Visual Arts - The future is now

3-D printing comes alive in MODA's new exhibit

On an overcast afternoon in Midtown's arts corridor, the inside of the 1315 Peachtree building is literally buzzing. Kids are talking excitedly, adults are murmuring in amazement, and 3-D printers are making noise as they transform cubes of plastic into tangible products. This is the scene at the Museum of Design Atlanta's (MODA) new exhibit, Designers, Makers, Users: 3D Printing the Future.

MODA's inspiration for the exhibition came a year and a half ago when it first put 3-D printers in its lobby. The museum's staff started teaching classes for adults and kids and was surprised by the response. "We thought the printers would be interesting but we didn't realize how popular they would be," says Laura Flusche, MODA's executive director who also curated the exhibit. "And then, I would say that in just a few months ... we started to realize that people were so interested and they didn't really have a place to get all the information."

As a result, MODA has crafted an original exhibit covering a range of industries that are experimenting with 3-D printing and design, from fashion and architecture to medicine and lunar exploration. It might be common knowledge that you can 3-D print your own wedding ring, but did you know the London architecture firm Foster and Partners believes it could use moon dust to 3-D print living quarters on the moon? This is just one example of many on display in the gallery.

While there are no guided tours, MODA's staff knows the exhibit well and is enthusiastic to answer questions. Neil Miller, a SCAD graduate and MODA's in-house 3-D printing guru, walks from room to room showing visitors cool things they might not have realized on their own. Like a hip science teacher, he shows how easy it is to start one of the half-dozen printers on loan for the exhibit: You choose from a touch screen menu, press start, and watch as the machine goes to work. When it starts, though, it's a little anti-climactic. These 3-D printers are slow and only make things out of hard plastic, but the technology is still in its beginning stages.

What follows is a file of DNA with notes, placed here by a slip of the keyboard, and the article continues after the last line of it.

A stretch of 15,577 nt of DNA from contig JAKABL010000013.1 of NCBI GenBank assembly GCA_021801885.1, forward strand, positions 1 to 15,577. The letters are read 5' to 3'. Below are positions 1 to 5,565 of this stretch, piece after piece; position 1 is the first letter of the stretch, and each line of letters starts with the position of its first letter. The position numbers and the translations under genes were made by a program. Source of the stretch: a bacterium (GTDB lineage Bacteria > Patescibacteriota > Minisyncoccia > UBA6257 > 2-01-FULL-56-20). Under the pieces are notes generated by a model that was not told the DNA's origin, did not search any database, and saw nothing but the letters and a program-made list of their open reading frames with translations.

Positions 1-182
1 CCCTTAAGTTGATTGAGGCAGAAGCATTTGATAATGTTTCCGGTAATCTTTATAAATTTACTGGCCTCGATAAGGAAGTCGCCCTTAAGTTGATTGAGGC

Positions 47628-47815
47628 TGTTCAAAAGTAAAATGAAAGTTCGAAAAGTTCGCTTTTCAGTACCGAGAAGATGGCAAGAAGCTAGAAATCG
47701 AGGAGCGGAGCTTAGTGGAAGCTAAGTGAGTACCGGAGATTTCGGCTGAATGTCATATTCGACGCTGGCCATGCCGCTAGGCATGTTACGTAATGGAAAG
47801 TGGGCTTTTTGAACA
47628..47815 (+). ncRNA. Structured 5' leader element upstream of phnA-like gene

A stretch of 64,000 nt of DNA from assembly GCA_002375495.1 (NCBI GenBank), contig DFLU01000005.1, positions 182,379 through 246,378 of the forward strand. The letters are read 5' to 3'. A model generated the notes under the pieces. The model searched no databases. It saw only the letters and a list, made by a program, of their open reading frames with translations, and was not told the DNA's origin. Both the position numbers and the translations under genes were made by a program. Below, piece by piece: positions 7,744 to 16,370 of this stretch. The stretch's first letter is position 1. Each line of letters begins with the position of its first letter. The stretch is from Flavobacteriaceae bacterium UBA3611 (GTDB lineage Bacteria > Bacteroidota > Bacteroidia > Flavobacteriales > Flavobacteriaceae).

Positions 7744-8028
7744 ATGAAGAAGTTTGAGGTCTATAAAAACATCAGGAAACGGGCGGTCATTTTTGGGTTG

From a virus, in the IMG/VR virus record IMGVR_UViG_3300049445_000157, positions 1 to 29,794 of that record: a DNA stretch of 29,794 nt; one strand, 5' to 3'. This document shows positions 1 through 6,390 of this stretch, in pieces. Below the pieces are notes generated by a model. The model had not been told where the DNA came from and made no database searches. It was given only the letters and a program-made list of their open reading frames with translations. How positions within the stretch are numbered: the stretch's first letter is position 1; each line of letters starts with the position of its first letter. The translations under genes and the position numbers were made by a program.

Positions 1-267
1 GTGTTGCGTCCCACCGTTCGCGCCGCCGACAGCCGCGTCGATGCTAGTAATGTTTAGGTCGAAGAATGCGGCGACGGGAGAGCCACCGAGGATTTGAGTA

"Somebody said to me one day that 3-D printing is at the place that personal computers were in the '80s when we all bought them and used them to make personalized greeting cards and thought that was really awesome. And I think that a little bit, when it comes to individual use of 3-D printing, we still are in that place," Flusche says. "We're still trying to figure out what the right materials are, and how this is going to work."

And yet the exhibit also includes ways 3-D printing is already being put to use.

In medicine, 3-D printing is enhancing prosthetics. In the past, a prosthetic hand was expensive and made for the masses. Now a company called Robohand is making prosthetic hands and fingers. Its designs are completely open-source, and it has created a volunteer network connecting people who need a prosthetic with others who have the capability to print one in their home. The South African company's U.S. base is in Decatur.

Also on display are 3-D printed shoes from Feetz, a company out of Chattanooga. Does the shoe not fit? By taking a photo of your feet and sending it to Feetz, the company creates customized kicks. Personalized footwear sounds trivial but these shoes can alleviate suffering for people with misshapen feet.

According to Flusche, some families will come in and the kid explains to the parents how the printers work, since they're likely to have been exposed through school or some other outlet. It's impressive to the older generations, but also seems cool to the younger, tech-savvy crowd. And it's young people who are really going to see the benefits of what this technology might achieve. As Flusche puts it, "design is a process where you think up a way to address a challenge. You prototype something, you go out and you test it. Most of the time it doesn't work ... You go back and you try again."

Many of the projects in the exhibit might never happen, but it makes you wonder about where 3-D printing might take us.

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